Romantic Nationalism in Music
Nationalism was an essential characteristic of 19th century European politics, philosophy, and culture, including music. The concept of nationalism – that shared cultural, ethnic, linguistic or geographic traits could define a group identity, and was often equated with a political state – emerged in the late 18th century, primarily among German philosophers and historians. Politically, this coincided with the decline of absolute monarchies and the rise of liberal democratic movements, beginning with the French Revolution and continuing throughout the 19th century. Culturally, nationalism was intertwined with notions of romanticism, such as the discovery of the “folk,” which influenced literary styles and themes. In music, nationalism was evident in the development of distinct national styles of music, but it also influenced composers’ musical intentions as well as audience reception in ways that stretched beyond the notes.
- Johann Gottfried von Herder was among German philosophers and historians who recognized the idea that people (Volk) could be grouped according to cultural or linguistic identities. He coined the term “Volkslied” (“folksong”) in 1778-79.
- The concept of folksong influenced German romantic poets, such as Goethe, and subsequently influenced composers who tried to emulate folk style in art songs, such as those by Franz Schubert (1797-1828).
- Music of German composers is not often considered to display a “national style,” but some composers, such as Richard Wagner (1813-1883), were very nationalistic in their musical and political lives. Wagner was a German social nationalist who carried those philosophies into his music and writings. He touted the virtues of German music and set out to create the highest form of “German” music in his music dramas (Gesamtkunstwerk).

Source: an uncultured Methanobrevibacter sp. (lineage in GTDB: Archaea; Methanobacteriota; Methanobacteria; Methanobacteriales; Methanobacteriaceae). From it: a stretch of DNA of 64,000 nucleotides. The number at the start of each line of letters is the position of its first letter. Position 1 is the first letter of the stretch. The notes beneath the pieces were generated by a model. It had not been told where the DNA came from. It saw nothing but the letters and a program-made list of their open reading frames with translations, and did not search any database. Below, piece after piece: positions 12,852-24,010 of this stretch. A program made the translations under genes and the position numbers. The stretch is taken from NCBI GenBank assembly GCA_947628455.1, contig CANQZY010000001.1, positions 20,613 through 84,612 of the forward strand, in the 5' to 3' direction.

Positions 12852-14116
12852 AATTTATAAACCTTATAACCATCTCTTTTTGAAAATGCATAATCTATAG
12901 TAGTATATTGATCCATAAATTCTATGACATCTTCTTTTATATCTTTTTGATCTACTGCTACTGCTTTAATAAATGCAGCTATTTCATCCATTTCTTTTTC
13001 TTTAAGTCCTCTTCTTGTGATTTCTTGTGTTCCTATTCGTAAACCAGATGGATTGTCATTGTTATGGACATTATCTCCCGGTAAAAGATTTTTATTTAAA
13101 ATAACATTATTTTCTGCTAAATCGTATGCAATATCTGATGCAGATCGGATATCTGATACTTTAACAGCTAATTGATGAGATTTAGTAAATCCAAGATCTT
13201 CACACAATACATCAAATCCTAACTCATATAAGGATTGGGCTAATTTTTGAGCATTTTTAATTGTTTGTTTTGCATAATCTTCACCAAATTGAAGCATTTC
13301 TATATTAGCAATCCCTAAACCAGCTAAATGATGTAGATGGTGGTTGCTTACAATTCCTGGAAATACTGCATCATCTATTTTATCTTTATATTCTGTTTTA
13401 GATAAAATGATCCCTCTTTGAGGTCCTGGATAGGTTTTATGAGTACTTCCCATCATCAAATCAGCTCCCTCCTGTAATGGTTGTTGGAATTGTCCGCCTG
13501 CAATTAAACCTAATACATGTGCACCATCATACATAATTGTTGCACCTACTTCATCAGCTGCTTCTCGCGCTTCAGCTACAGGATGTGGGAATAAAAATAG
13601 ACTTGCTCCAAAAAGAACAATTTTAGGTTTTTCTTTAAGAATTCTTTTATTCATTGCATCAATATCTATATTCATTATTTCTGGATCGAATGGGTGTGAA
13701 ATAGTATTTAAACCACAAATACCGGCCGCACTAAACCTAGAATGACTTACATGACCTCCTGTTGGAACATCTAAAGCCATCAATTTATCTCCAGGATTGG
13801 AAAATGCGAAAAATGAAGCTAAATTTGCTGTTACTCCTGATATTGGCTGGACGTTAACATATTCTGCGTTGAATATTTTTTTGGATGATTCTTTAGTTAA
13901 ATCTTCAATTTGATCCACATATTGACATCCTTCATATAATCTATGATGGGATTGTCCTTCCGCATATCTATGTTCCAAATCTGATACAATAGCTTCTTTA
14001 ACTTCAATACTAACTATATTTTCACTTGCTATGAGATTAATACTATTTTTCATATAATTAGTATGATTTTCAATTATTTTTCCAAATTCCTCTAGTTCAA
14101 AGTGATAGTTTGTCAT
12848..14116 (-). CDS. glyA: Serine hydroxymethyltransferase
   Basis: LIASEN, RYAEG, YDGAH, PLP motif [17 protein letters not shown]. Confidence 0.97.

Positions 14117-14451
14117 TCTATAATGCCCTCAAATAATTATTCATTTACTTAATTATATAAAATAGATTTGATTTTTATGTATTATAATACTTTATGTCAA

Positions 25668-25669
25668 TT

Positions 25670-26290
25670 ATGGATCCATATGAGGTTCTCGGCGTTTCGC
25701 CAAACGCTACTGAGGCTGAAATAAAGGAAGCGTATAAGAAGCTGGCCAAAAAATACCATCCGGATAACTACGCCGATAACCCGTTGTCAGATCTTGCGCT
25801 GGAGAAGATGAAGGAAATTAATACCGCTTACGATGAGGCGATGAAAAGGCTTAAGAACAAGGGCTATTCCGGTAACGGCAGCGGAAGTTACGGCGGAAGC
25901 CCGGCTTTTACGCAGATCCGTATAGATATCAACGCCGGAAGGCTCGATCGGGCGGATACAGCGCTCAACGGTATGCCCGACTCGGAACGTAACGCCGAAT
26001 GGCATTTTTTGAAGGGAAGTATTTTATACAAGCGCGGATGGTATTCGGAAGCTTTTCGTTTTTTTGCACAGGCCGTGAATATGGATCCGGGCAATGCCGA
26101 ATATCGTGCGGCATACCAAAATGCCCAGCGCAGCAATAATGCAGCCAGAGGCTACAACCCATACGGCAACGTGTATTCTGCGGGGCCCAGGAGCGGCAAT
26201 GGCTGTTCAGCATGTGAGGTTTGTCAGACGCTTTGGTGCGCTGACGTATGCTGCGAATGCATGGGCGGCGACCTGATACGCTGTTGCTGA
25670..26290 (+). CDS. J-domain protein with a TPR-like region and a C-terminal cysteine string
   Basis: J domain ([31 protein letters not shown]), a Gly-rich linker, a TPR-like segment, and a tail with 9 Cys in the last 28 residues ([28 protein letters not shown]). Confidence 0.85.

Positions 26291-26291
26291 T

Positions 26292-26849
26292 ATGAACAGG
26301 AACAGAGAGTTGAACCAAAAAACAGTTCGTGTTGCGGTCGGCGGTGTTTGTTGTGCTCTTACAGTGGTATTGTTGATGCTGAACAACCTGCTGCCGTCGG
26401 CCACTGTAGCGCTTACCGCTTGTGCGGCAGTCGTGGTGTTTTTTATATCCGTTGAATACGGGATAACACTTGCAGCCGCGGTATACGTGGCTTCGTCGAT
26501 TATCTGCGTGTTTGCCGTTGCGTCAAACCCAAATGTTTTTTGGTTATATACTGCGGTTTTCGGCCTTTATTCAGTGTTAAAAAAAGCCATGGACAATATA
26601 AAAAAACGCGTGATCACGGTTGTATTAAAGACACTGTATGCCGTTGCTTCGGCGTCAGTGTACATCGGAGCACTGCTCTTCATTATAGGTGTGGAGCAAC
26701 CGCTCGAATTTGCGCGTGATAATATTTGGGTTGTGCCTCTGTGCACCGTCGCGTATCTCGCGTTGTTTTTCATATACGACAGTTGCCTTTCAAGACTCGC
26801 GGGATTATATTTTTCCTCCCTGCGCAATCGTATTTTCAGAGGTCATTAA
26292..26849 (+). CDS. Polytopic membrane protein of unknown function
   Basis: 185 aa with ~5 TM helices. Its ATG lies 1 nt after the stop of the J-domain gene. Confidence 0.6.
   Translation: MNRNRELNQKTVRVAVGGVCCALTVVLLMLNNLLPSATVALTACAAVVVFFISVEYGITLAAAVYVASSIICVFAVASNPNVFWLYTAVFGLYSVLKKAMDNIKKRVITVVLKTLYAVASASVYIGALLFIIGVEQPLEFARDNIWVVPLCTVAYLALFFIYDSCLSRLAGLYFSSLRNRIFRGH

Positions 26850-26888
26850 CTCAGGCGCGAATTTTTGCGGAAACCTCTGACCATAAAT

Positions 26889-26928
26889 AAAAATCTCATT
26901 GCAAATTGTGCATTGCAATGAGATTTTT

- National awakenings and uprisings spread across Europe, particularly in the multinational Hapsburg Empire. For Czech composer Bedřich Smetana (1824-1884), music was a vehicle to spread this political and cultural nationalism. His composition “Má vlast” (“My country”) is a series of six symphonic poems, each with a theme about the Czech landscape, legend or history. The second piece, “The Moldau,” is about the river that flows through the Czech lands.
- Russian musical nationalism also emerged by the end of the 19th century. Inspired by earlier works of Mikhail Glinka (1804-1857), a group of five composers called “The Mighty Handful” (Mily Balakirev, Cesar Cui, Modest Mussorgsky, Nikolai Rimsky-Korsakov, and Alexander Borodin) set out to distinguish Russian symphonic music from German styles.
- Do you think that Wagner’s understanding of German nationalism can be heard in his music, or is it mostly based on his writings and the reception of his works?
- How did Rimsky-Korsakov create a “Russian style” of music? In what ways do you think it differed from German compositions?
- Why do you think music is such an effective vehicle for spreading nationalism?
- In what ways does nationalism in music require us to think about music beyond the notes? How might perceptions of musical nationalism change over time?
- Can you think of other examples of nationalism or national styles in 19th century classical works? What about in popular or other music genres, and in the present day?
More to Explore
Books For Further Reading
- Curtis, Benjamin W. Music Makes the Nation: Nationalist Composers and Nation Building in Nineteenth-Century Europe. Cambria Press, 2008. 280 pages. Through examination of the composers Wagner, Smetana and Grieg, this book explores the concept of nationalism in music, and its association with 19th century European politics.
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- Applegate, Celia and Pamela Potter, eds. Music and German National Identity. University of Chicago Press, 2002. 329 pages. Essays in this volume address the dominance of German music and composers in Western art music, as well as how German national identity has become associated with a musical identity.
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- Taruskin, Richard. Defining Russia Musically: Historical and Hermeneutical Essays. Princeton University Press, 2000. 616 pages. Taruskin is a leading scholar of Russian music and has written many books and essays, all of which provide fresh insight and perspective, and are captivating to read!
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